Ramparts, dir. Owen Moverman. Woody Harrelson, Robin Wright, Ned Beatty, Ice Cube. Genre material transformed by very good director (The Messenger) and strong performances, yet ultimately delimited thematically.

In Darkness, dir. Agnieska Holland. A surviving the holocaust film about Jews protected by a Polish man for money—one who eventually transforms under the circumstances into a better human being.
The spiritual themes of transformation are typical of much of Holland’s excellent filmography.

In the Family. Dir. by and starring Patrick Wang. A striking family problem film about control of a dead gay man’s son by his surviving male partner (Wang) or his other relatives, made with clear eyed emotional control throughout. Fine debut.

The Sleeping Beauty, dir Catherine Breillat. A feminist revision of this fairy tale, quite surreal, but its often-striking strangeness doesn’t quite add up. Breillet’s best (Romance, The Last Mistress) are in more “realistic” modes taken over the top, not originating in fantasy, I think.

Bellamy, dir. Claude Chabrol An impressive last film from a master filmmaker, at 80, with Gerard Depardieu as the genial eponymous detective in an almost metaphysical case. A fine portrait in passing of a long term marriage amidst the usual charming Chabrolian perversities.

Footnote, dir. Joseph Cedar. An astute examination of academe and academics, as well as family jealousy through the lens of a father and son grappling for an academic honor. Some gruesomely funny confrontations.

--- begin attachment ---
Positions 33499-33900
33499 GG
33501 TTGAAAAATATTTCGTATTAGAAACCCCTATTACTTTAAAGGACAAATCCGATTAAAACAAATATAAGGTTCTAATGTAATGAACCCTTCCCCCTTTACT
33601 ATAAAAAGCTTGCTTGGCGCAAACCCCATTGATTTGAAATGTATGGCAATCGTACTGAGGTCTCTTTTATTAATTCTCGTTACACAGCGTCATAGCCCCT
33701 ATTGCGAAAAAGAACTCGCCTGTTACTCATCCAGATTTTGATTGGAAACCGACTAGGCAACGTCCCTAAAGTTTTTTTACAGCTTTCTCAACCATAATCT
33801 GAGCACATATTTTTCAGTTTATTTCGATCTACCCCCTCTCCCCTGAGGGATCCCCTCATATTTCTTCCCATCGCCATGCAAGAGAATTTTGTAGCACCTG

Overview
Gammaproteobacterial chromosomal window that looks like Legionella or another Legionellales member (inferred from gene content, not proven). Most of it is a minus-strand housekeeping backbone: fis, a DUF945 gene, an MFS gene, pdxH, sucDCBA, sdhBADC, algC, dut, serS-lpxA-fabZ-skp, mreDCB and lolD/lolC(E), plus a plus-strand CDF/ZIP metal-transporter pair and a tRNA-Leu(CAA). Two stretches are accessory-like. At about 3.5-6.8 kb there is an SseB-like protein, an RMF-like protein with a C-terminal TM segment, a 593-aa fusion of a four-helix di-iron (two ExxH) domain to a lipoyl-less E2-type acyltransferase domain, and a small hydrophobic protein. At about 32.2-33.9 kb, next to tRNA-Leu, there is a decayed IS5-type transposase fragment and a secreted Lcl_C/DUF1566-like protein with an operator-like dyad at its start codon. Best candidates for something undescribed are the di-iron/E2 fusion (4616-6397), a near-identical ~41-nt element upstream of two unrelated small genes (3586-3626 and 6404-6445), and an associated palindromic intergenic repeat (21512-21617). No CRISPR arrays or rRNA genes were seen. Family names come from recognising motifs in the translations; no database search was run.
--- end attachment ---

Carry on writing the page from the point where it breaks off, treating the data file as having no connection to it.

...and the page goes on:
The Hunter, dir. David Neithen. Remarkable in its use of Tasmania as an arena for moral conflict of man and nature. Willem Dafoe, Sam Neill in a vividly visualized allegory of the morality of hunting the last Tasmanian “tiger” for profit. Intensely engaging

Salmon Fishing in the Yemen. Ridiculous set up is validated by the commitment of the performers to a world that one comes to accept and enter with increasing pleasure. Ewen MacGregor, Emily Blunt.

Coriolanus, dir and starring Ralph Fienes, with Gerard Butler, Vanessa Redgrave. Honorable and visceral filmic rendering of the philosophical Shakespeare action play.

The Father of my Children, dir. Mia Hanson-Love, with remarkable naturalistic performances by two young girls—among the best ever—evoked in a film of a family surviving the suicide of a film producer father in Paris.

Boy, dir, and starring Taiha Waikiri, with James Rolleston as the boy. Similar theme to Kid with a Bike, a portrait of a Maori boy yearning for his ne’er do well father in New Zealand. Oddly comic, but very sad. Can’t compete with the Dardenne Bros., but has its own sweet charms.

Sound of My Voice, dir. Brit Marling. Another otherworldly turn by Marling as a leader of a cult who claims to be from the future. Two would be debunkers infiltrate her world. Intelligent analysis of faith and psychology of the characters.

Le Havre, dir. Aki Kaurismaaki. A sweet but rigorously limited fable of communal goodness in the face of failure and poverty.

Magic Mike, dir. Stephen Soderbergh. Channing Tatum, Matthew McConnaghey in a sweet cartoon of male stripping, with themes adeptly and seriously engaged beyond its central triteness. Tatum is an interestingly sincere, sensitive, graceful lout. MM is an over the top narcissist scene-stealer throughout.

Safety Not Guaranteed, dir. Colin Trevarrow, with Michael Duplas and Aubry Plaza. More time travel, this time maybe for “real”—but it becomes the basis of a film about trust and love and commitment.